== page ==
TIA Daily COVID-19 Update: April 20th

As TIA continues to monitor the situation surrounding COVID-19 and it’s impact on the 3PL and transportation industries, here is your Daily Update for April 20. As a reminder, you can find all the latest information, resources, guidance, and news from TIA’s COVID-19 Response Center.

The White House and Democratic leaders in the House and Senate are nearing a deal on a new relief package that would add an additional $300 billion in funding for the SBA Paycheck Protection Program loans, $60 billion for EIDL loans, $75 billion for hospital funding, and $25 billion earmarked for COVID-19 testing.

Be sure to join us at 12:00 PM ET tomorrow for the next installment of TIA’s Virtual Lunch & Learn webinar series, “Economics Update with Noël Perry.” During this webinar, TIA’s Chief Economist Noël Perry will provide a review of COVID-19 data and the impacts and effects of sequestration on the economy and trucking.

Another good Sunday, with reductions in most countries and regions. The U.K. and Mexico are notable exceptions. Mexico, a relatively young host of the bug, is not a surprise. The U.K., at 46 days since the beginning of major new case daily counts, is more troubling.

The reduction of deaths in the U.S. and elsewhere was heartening. U.S. deaths are now down almost 40% from the peak day. In addition, new research provides an interesting perspective on U.S. metrics. Even as our testing rate keeps increasing, positive results stay stubbornly at about 20%. Experts expected the rate to slow, since we know that early testing was limited mainly to people with symptoms.

The data suggests two things: First, the number of infections is bigger than supposed, perhaps 20% of the full population. That would be devastating news for the proponents of sequestration. The results suggest that it hasn’t worked. Everybody eventually gets exposed, and 20%, or 66 million of us, pick up the bug. The second conclusion is positive.

The deaths per day are falling more rapidly than new cases per day, suggesting that the mortality rate will also decline over time. We are currently at 40,500 deaths and on the downslope. It looks like we will total 100,000 – conservatively. 100,000 deaths divided by 66,000,000 cases (if the 20% share holds), equals a mortality rate of .15%, a number well within the range of “normal” flu season casualties.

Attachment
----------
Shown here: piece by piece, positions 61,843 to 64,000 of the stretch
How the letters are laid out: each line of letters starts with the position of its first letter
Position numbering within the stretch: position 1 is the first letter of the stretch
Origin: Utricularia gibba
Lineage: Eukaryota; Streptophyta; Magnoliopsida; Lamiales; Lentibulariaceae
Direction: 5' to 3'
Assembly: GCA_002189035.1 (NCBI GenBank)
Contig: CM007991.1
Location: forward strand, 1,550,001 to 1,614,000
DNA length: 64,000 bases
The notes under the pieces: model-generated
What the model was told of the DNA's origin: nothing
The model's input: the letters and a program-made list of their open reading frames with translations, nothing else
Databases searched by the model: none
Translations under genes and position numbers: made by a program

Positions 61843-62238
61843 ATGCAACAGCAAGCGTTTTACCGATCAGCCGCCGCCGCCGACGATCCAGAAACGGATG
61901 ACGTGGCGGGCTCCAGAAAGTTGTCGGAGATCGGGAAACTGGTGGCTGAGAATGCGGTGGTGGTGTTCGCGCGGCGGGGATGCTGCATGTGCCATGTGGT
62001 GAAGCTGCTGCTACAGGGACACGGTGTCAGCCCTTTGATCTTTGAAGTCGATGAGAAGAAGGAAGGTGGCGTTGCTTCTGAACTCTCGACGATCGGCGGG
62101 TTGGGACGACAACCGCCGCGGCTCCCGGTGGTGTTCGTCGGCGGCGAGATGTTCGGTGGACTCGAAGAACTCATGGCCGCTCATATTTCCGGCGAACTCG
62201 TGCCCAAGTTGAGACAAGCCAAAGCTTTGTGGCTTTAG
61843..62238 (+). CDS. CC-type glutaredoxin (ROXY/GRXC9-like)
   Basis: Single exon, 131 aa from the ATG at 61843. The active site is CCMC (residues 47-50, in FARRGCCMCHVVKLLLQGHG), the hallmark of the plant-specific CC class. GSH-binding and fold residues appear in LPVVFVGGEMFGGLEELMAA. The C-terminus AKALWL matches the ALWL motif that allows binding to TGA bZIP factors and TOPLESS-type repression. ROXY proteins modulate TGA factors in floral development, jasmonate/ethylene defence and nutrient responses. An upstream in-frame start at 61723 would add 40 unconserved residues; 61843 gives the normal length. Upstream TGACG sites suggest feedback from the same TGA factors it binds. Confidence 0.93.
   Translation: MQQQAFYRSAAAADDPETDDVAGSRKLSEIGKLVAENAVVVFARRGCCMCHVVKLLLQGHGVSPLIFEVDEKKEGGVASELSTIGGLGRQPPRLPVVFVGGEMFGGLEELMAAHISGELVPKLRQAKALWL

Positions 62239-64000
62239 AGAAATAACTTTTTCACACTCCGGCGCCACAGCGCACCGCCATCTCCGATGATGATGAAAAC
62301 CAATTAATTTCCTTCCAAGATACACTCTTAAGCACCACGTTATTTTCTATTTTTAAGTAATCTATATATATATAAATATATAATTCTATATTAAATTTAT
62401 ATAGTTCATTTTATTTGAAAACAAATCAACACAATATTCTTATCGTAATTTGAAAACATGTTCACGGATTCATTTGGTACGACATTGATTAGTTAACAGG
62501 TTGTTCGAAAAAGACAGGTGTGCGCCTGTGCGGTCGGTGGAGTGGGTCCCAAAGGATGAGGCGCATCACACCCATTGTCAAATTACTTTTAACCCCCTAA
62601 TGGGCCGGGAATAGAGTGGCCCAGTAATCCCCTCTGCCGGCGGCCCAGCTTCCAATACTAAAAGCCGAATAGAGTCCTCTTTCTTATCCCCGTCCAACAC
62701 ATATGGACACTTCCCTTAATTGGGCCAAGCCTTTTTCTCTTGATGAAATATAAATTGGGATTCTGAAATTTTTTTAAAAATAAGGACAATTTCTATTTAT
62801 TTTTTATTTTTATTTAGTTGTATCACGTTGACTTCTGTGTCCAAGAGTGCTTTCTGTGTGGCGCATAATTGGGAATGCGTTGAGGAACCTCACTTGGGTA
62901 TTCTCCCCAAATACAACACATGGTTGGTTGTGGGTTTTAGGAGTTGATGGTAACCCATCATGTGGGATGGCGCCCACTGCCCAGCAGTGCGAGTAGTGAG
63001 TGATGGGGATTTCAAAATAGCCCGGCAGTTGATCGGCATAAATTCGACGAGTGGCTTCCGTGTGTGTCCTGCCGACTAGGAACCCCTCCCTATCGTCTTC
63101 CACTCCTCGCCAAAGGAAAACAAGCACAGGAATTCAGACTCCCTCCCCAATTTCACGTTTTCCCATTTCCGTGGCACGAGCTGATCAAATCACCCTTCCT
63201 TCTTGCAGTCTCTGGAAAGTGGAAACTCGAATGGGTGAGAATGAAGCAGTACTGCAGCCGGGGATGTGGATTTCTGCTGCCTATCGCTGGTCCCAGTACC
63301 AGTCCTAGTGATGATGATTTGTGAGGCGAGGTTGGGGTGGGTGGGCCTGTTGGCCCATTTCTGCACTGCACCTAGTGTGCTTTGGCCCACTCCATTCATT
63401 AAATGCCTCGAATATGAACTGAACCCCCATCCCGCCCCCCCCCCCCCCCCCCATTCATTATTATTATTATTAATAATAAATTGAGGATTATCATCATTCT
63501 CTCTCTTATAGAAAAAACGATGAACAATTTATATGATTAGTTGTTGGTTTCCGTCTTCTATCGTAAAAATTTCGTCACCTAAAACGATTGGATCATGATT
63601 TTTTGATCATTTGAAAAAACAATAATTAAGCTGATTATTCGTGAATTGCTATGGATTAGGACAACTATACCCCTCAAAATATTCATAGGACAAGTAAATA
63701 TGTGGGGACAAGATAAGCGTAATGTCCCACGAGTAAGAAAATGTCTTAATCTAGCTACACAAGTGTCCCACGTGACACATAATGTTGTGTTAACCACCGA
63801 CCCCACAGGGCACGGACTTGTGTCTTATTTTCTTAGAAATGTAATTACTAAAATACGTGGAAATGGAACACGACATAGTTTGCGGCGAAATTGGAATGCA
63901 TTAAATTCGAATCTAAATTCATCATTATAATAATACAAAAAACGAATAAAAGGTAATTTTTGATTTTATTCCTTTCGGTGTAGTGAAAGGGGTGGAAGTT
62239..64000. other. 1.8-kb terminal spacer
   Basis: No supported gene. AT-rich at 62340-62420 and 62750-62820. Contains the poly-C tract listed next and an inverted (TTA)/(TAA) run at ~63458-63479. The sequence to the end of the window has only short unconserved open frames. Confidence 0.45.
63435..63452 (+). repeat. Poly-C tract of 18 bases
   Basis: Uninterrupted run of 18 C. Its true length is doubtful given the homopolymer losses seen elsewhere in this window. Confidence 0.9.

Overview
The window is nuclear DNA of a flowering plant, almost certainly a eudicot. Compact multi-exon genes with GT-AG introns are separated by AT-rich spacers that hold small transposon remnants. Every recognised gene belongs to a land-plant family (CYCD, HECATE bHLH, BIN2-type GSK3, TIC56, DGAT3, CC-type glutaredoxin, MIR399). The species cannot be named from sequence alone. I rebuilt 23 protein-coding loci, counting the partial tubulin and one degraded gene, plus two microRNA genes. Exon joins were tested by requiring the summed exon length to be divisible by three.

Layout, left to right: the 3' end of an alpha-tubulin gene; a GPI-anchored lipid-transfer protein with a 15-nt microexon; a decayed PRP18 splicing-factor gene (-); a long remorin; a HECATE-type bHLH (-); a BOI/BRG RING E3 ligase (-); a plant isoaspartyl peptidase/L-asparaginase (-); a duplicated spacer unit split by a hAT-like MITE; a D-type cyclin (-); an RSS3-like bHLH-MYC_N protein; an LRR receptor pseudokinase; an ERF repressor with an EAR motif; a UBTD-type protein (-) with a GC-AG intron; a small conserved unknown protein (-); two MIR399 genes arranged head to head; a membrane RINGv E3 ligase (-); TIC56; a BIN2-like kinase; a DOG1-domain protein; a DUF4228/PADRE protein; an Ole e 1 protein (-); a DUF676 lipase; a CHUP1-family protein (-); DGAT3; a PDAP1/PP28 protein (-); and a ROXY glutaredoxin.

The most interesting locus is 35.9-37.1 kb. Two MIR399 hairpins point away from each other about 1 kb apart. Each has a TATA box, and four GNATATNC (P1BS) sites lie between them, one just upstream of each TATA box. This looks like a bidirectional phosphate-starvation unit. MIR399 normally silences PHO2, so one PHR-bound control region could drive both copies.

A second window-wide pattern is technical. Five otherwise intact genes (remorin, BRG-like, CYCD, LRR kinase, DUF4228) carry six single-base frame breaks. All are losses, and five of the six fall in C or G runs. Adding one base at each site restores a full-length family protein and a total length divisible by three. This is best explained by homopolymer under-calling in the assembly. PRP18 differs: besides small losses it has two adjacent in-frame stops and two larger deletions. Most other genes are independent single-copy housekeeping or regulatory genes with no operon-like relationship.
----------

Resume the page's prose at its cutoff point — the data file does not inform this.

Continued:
Many people are talking about a “new normal” for American life. That may occur as a result of the unprecedented economic interruption we have imposed on our fearful selves. A new normal is not indicated by the COVID-19 statistics. All flu bugs spread rapidly and kill a portion of our vulnerable people. Then they disappear until a new strain comes the next year. Every ten years or so, sicknesses and death jump, and we give that year’s bug a name. This one we call COVID-19. Let’s hope that the economic event is not sufficiently bad to earn its memorable title.


We’ll be back tomorrow with COVID-19 updates and information that came through overnight.

Noël reports that we are, or have, passed the turning point in our fight against COVID. With this news, I am reminded about the turning point in my favorite move, Casablanca. In this 1942 classic, Humphrey Bogart’s character is strictly neutral until, with a nod, he allows the patrons to sing La Marseillaise, the French National Anthem drowning out the German’s, joining the fight, and losing his bar in the process.

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